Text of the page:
Asked where her strength comes from, Virginia says strength does not come from winning all the time. Struggles develop your strengths, she adds. "When you go through hardships and decide not to surrender, that is strength. I wake up every morning to a beautiful family."

"I'm very lucky," she continues. "In life, we may get knocked down on the outside, but the key to living in victory is to learn how to get up on the inside. I'm a very positive person."

Virginia is not trying to let us imagine that she does not go through days when she feels awful, however.

"There are days when I know I feel down," she says. And on those days Virginia reads, writes and paints a lot. "I have lots of passion inside me. I feel everything. I think this is a good thing."

Despite all the recent bad news, Virginia says there has been joy, too. "We've had great news in the family this year! My gorgeous and talented sister Sonya has had a beautiful baby girl," Virginia says, referring to Sonya Macari's child Evie, with husband Colin Devlin.

"She is as pretty as Sonya was when she was born," Virginia says. "We are all so proud of her. I'm trying to get my little brother Giancarlo to come and live in Spain. I miss him so much. I admire him; he works so hard. And then I have another brother Fiore. He is in the restaurant business with his wife Anna. I love my family."

Virginia says that family means putting your arms around each other and being there. "You know, the right people love you and they will prove it by supporting you," she says. "The wrong people don't care about you - and they will prove it by hurting you. I surround myself with strong, positive, motivated and supportive people."

What keeps you going - apart from Thor?

"Loving life keeps me going and how can you ask me that without talking about my son? Of course he is also what keeps me going. As every mother would say, my child is my everything. I love him with all the bones in my body. "

"From the moment he wakes up to the moment he goes to sleep he keeps us laughing," she smiles. "He has so much personality for a two-and-a-half-year-old. He's learning to speak English, Italian, Norwegian and now he is saying words in Spanish. He's fascinated with crocodiles at the moment. So we take him to the crocodile park every other week. I know more about crocodiles these days than I care to know!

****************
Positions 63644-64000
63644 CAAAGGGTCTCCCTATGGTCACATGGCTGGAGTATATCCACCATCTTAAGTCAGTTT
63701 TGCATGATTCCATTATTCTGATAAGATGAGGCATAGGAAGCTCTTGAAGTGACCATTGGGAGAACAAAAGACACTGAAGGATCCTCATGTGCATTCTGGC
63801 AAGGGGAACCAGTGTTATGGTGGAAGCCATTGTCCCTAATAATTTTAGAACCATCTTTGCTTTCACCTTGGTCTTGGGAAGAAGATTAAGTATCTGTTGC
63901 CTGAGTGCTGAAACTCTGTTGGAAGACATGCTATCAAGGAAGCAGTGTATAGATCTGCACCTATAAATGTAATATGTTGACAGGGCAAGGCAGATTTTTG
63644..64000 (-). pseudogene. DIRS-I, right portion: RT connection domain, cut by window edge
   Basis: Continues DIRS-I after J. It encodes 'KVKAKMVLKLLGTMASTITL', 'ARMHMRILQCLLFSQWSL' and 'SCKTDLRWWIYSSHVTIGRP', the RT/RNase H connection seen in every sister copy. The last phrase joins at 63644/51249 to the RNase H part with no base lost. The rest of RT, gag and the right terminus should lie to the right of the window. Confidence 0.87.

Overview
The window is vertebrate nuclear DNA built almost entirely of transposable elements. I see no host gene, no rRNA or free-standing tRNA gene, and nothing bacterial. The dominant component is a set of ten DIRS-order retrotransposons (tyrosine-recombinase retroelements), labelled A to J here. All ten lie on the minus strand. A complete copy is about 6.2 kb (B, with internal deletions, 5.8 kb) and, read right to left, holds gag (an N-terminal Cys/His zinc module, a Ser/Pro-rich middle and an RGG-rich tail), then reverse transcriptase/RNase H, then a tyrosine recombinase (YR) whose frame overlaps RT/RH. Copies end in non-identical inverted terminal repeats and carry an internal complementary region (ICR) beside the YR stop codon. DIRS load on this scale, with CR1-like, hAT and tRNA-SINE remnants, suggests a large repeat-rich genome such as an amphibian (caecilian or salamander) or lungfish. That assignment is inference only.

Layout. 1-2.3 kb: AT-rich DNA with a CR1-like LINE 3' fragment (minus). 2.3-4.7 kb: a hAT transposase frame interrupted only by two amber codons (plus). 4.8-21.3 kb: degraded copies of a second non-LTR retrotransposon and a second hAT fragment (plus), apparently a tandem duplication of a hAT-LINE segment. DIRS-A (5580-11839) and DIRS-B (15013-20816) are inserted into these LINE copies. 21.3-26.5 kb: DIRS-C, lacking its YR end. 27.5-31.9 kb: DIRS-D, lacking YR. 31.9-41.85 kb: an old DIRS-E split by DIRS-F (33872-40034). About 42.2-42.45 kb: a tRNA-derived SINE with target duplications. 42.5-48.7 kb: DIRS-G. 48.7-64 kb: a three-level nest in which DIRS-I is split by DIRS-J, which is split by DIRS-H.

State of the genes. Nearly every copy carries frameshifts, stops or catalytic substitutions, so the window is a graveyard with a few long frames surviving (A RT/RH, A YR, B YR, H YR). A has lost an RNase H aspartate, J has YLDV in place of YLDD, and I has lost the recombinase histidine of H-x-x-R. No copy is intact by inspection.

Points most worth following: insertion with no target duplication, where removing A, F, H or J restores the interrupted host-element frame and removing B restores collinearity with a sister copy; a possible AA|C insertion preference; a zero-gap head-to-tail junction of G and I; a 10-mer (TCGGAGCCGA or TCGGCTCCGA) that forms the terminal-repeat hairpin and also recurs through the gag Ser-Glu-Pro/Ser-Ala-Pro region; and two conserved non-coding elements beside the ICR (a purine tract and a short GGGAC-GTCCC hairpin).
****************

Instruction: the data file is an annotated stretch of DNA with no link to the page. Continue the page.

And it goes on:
"What else keeps me going? I'm always scribbling away writing my memoirs," she claims, "it's so therapeutic. I'm looking forward to 2015 already. We've made so many plans. I won't be withering away. Passion and drive is what moves the vehicle of a fulfilled life. I love success and I love to love. That's what keeps me going."

How have you felt the last few months?

"We have had a great summer," she claims, though few would believe her.

"We are in our beautiful Spanish home. Thor has started in Montessori. We have a gorgeous group of friends. We cook for each other all the time, which is lots of fun, and we have a nice but not a hectic social life. We have been spending many months of the year here in Marbella for the last seven years."

"Kas has been working here with real estate since 2003. Some of my family live here too. So it's an obvious choice for us. We love it here. There is more to Marbella and the Costa Del Sol than Puerto Banus. There are beautiful picturesque villages dotted all around the south of Spain."

She and Kas and Thor often get in the car and explore and learn. "We love the culture. We love all the old towns and museums."